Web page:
If you're among the many who consider investing in the junior resource sector nothing more than a crapshoot, look into Ahead of the Herd Publisher Rick Mills' steps to derisk the inherently risky business of investing in junior resource companies. In this exclusive with The Gold Report, Mills not only spells out the steps involved in the derisking process, but also cites specific examples of juniors he especially likes and discusses the features that put them ahead of the herd.
The Gold Report: We have seen some incredible volatility in the market over the last three or four months, with many junior resource stocks on the Toronto Venture Exchange beaten down, even if they have proven resources and substantial cash treasuries. We have also seen some volatility in the price of gold and a disconnect between the price of gold and the price of juniors. In this environment, how should investors approach risk in the junior resource space?
Rick Mills: I agree with Baron Nathan Rothschild who became a legend during the financial crisis right after the Franco-Prussian War. As the story goes, a panic-stricken investor came screaming into his office yelling, "You advise me to buy securities now? Now? The streets of Paris run with blood!" Rothschild replied, "My dear friend, if the streets of Paris were not running with blood, do you think you would be able to buy at the present prices? Buy when there's blood in the streets, even if the blood is your own."
I'm pretty sure things today are not as bad as they were back then, but this market offers contrarian-minded investors an opportunity to take huge advantage of discount share prices and, as you pointed out, many are trading below cash in the bank. Many, many are way undervalued compared to what they have in the ground and what they will have. The thing to do is to even further derisk.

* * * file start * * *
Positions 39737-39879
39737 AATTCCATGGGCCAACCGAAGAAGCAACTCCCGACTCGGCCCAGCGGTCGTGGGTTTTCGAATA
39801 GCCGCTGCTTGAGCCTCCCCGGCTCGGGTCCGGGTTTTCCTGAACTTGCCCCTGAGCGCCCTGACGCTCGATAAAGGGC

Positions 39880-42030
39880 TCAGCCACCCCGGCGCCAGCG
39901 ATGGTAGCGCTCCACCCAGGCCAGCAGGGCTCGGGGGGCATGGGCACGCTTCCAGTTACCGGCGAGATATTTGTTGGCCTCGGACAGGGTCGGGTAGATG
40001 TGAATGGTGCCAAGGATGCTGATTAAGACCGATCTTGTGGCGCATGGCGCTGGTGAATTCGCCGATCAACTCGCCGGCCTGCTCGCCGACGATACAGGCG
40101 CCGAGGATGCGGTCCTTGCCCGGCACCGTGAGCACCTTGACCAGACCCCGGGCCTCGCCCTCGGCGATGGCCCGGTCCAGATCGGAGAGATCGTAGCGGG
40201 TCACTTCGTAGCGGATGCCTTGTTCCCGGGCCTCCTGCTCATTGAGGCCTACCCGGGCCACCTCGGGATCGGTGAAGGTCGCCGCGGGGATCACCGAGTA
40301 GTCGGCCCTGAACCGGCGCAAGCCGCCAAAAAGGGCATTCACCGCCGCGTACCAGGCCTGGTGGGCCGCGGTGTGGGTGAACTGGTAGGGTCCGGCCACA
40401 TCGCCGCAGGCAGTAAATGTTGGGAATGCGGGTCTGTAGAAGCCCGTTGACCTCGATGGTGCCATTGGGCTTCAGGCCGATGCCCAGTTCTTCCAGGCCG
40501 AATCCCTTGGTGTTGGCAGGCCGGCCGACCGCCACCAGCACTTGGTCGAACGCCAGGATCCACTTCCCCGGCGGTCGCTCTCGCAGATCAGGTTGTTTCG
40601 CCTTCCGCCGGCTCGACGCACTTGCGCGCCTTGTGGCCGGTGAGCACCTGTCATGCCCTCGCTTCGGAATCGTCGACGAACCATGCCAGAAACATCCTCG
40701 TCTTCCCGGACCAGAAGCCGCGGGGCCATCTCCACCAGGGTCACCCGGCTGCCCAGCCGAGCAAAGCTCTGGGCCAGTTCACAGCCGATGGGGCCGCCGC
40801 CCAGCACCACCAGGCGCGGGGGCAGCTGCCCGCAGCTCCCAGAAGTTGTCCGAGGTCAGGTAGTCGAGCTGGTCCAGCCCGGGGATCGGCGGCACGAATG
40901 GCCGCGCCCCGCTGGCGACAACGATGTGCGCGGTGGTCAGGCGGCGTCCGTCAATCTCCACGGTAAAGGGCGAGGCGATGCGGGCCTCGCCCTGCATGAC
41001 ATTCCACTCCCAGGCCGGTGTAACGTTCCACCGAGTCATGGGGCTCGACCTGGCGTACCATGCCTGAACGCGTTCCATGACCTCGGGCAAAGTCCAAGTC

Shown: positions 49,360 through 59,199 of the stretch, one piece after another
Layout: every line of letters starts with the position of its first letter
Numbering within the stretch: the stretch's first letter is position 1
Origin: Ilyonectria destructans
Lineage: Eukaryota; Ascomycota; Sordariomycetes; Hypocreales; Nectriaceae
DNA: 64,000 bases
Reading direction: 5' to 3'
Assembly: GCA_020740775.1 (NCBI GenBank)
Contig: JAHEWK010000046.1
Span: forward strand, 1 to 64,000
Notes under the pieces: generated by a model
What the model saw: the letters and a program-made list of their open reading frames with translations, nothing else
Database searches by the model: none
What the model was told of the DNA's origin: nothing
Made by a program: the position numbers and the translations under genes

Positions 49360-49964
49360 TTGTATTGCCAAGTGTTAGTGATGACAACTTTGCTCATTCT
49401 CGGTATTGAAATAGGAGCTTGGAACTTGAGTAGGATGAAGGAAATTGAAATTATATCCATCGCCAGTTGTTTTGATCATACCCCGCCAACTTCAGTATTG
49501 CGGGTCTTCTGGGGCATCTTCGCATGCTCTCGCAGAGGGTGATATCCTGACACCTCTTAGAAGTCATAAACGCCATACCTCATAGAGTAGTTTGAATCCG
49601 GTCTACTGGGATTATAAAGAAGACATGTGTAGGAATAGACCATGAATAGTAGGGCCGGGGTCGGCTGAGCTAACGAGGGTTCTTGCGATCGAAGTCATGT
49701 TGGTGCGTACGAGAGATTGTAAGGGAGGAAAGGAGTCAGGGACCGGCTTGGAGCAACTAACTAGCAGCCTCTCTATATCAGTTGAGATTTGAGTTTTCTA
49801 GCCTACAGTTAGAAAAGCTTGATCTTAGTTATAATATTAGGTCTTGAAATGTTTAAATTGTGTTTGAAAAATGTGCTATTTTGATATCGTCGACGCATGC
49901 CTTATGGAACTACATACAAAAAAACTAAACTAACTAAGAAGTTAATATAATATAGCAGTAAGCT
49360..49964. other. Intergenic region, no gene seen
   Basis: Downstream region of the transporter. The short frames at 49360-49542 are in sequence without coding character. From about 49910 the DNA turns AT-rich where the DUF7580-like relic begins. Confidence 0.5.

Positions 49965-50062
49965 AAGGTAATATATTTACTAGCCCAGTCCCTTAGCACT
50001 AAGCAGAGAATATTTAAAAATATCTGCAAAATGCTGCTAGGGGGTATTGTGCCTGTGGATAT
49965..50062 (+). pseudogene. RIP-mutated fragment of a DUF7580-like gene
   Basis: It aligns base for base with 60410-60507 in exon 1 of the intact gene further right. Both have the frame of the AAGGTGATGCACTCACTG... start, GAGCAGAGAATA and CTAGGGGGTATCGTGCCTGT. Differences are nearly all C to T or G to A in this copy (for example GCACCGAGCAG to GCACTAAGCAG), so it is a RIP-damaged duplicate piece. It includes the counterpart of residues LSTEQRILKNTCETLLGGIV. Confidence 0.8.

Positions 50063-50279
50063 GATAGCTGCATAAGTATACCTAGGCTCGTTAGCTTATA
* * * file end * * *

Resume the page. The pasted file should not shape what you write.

Everything we do has some level of risk, from flying in a plane to walking across the street. All our lives we identify and quantify risk, so it's second nature and part of our makeup. Everyone has his own risk profile, of course. For instance, maybe you won't bungee-jump off a bridge or willingly parachute from an airplane, but you'll happily get crazy driving around on an ATV or a snowmobile. You have a risk profile. You will do this; you won't do that.
TGR: So far, so good. So how do you derisk these stocks?
RM: The way to derisk investments into junior resource companies is to know your risk profile. Then wisely deploy capital into the right management team in the right stage, for you, of company development.
TGR: What steps would investors take to identify companies they're comfortable with? How can they make better-informed choices and thus create less risk?
RM: The most important things are to know yourself and to know that juniors are inherently risky. Understand how much volatility you can handle and how much patience you have to wait while a story plays out. Develop the discipline not to get faked out of your position or chase after hot tips or listen to the cheerleaders. Have a clear and complete understanding of why you're here in the first place. Know the different development stages of a junior, because risk lessens as a company moves a project through drilling and post-discovery resource definition, then into the various mining studies, and finally into raising money, building the mine, and ultimately, mining. You really have to know who you are invested with and the story. Monitor the progress of your management team with its project and make sure they're meeting goals and timelines.
TGR: And when you find companies that suit your risk profile and pass muster in terms of development stage and management performance, you jump in?
RM: You don't want to just walk in and buy all your shares. Develop a plan to buy shares over time . I don't use stops, because these stocks can make huge moves down in a day and you could get knocked out just before they move back up and go on a tear the next day. I'm here long term so short-term moves don't bother me; stops in juniors, for non-traders, create more problems than they solve.